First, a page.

9. Been a little while since I've updated. I'm still on for an appointment to see a neurologist in April. The NHS did give me a chance to fill in for cancelled appointments but their system is borked, now I'm not even getting SMS messages any more for it so that's great. I'm making a tic diary now with a psychologist and her Number Two as part of a psychological formulation they're doing on me - three years without a clear diagnosis and lots of labels thrown my way, it's tiring to think about it so I hope they'll find something that sticks now. Tic-wise, I've had a pretty 'excited' day today. I picked up two new tics, one is like an evil laugh on a inhale of breath. The other one is a Pennywise line from IT. I've not even watched the film! So that's been fun. They might stick, who knows? I'd be quite happy if they didn't as funny as it is to be quoting Pennywise, I can't imagine it'll be as funny in public - I am pretty good as suppressing though.
  10. Really sorry to hear that. I hope he wasn't in too much pain.
  11. Hey guys. Long time no see. Just found this news article today and it's got me a bit excited. I hope it'll do the same. It looks like a break through in anti psychotic drugs might have happened, maybe leading to a new generation of anti psychotics? https://psychcentral.com/news/2018/01/27/better-antipsychotic-drugs-may-be-on-the-horizon/131805.html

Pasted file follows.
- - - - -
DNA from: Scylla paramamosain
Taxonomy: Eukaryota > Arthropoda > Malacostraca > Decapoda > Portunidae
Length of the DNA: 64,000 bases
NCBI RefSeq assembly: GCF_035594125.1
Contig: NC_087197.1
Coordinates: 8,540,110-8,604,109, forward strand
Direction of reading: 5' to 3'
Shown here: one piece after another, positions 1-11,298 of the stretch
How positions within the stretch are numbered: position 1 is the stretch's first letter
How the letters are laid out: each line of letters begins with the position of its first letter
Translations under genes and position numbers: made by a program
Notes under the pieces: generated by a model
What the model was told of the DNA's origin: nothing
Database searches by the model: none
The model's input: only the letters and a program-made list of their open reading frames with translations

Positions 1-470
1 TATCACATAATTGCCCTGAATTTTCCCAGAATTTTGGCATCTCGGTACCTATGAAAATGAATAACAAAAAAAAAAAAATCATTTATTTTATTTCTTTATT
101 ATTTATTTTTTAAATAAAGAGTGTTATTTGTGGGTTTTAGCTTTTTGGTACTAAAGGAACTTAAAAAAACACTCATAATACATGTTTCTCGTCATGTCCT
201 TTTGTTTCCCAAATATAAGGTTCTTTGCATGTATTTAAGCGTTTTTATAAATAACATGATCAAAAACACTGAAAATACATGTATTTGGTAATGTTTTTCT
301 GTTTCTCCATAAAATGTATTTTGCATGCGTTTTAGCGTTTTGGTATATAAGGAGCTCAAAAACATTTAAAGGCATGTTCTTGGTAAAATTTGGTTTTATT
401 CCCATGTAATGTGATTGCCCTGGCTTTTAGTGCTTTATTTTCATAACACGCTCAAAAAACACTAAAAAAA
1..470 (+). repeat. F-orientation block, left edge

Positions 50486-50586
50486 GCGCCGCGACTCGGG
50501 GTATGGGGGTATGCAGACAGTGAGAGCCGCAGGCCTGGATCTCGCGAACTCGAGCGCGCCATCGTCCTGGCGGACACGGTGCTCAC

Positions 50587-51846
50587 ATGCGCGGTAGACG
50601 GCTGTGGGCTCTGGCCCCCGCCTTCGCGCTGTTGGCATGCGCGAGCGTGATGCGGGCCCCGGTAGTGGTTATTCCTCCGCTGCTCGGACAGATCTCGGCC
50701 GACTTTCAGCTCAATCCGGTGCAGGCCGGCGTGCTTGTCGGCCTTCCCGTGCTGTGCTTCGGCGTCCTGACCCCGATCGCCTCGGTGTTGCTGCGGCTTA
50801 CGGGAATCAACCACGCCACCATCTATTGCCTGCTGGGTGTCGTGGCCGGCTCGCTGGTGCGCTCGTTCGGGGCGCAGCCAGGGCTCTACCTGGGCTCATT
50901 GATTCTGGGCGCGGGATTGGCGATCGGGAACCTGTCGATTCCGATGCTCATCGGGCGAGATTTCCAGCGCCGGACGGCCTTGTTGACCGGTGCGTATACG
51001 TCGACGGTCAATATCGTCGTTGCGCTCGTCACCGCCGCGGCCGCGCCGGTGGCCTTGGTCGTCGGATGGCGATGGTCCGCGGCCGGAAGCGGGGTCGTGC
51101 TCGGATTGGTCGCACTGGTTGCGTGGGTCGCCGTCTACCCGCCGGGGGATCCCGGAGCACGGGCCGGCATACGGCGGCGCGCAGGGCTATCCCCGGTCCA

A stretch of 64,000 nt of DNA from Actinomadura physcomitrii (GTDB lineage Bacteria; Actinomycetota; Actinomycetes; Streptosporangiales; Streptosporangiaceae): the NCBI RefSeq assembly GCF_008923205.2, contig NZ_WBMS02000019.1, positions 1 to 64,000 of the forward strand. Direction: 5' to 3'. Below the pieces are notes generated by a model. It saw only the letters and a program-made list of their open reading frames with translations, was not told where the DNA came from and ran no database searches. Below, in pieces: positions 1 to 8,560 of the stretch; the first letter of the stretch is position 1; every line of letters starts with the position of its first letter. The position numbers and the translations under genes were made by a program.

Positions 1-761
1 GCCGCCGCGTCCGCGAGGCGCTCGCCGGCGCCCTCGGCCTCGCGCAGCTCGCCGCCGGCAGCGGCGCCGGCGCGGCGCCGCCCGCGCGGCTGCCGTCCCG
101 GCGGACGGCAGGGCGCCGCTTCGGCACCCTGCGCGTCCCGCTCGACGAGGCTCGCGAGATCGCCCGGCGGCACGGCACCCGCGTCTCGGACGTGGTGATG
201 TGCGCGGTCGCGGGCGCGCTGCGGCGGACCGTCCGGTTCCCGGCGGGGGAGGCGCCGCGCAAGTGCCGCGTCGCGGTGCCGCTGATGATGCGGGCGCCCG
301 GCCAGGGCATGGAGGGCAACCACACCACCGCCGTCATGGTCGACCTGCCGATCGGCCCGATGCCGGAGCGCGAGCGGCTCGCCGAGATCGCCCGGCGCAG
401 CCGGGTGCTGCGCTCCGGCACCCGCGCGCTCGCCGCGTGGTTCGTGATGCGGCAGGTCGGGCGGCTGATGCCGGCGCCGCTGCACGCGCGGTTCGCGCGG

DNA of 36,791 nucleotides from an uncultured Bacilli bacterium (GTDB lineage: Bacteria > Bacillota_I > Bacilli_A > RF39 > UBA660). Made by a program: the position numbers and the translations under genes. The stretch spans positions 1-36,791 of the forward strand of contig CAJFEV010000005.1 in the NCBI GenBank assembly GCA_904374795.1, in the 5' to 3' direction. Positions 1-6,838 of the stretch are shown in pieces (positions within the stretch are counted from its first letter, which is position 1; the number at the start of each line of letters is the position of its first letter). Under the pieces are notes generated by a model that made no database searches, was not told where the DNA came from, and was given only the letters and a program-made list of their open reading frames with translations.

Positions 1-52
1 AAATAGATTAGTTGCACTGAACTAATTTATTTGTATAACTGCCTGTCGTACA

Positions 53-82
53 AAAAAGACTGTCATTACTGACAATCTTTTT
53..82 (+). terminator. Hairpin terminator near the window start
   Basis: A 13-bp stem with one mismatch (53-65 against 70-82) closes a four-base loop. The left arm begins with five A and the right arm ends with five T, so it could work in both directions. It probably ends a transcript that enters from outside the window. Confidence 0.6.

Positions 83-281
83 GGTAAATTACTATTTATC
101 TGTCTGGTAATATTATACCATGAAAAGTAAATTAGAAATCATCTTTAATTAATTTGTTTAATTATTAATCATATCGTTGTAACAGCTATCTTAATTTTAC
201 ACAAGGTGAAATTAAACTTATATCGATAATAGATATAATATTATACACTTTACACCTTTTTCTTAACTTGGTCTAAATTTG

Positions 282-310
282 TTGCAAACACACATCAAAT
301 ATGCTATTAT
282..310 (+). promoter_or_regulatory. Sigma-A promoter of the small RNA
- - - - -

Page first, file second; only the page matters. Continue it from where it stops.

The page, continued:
12. Autism is also or can be recognised as a disability here in the UK. By law a disorder is recognised individually as a disability if it impedes the person's quality of life in some manner, such as making it harder to complete every day tasks or people generally struggle to understand you. As someone who is autistic I can get fed up at the autistic community as well as the ones on the outside trying to understand the condition - or think they understand it. The reason I get fed up at the autistic community is because it seems to very easy to offend someone. You know, some people find the puzzle piece upsetting, some have problems with how you refer to an autistic person (is it 'person with autism' or 'autistic person'), blah. BLAH. But make no mistake I tire when people mistake it for an illness or that recovery is somehow possible especially when they think natural "alternatives" are useful. Fuck off with that shite. I also get it that people want to normalise it as a different way of being, and in some cases it is. However, it does in a lot of cases impede a person's ability to live with other people so I think generally speaking it should be looked upon as a disability because if it doesn't then the seriousness of the condition isn't being recognised; there are a lot of people who need supported living who are still classed as "high functioning", if they decided to view it no longer as a disability then a lot of people could find themselves without the proper support because their needs will not be recognised any more. As regards with the programme, I haven't watched it. If it does get a viewing over on this side of the pond - and not paying bloody Netflix's just inflated prices for it then I may well do it. I'd probably take it with a grain of salt in terms of how the character is portrayed, as one minority within the autistic minority. Whatever. To a degree it's good that autistic is getting normalised. What would be better if they consulted some autistic people for an accurate representation. But of course, I haven't seen the programme so what do I know?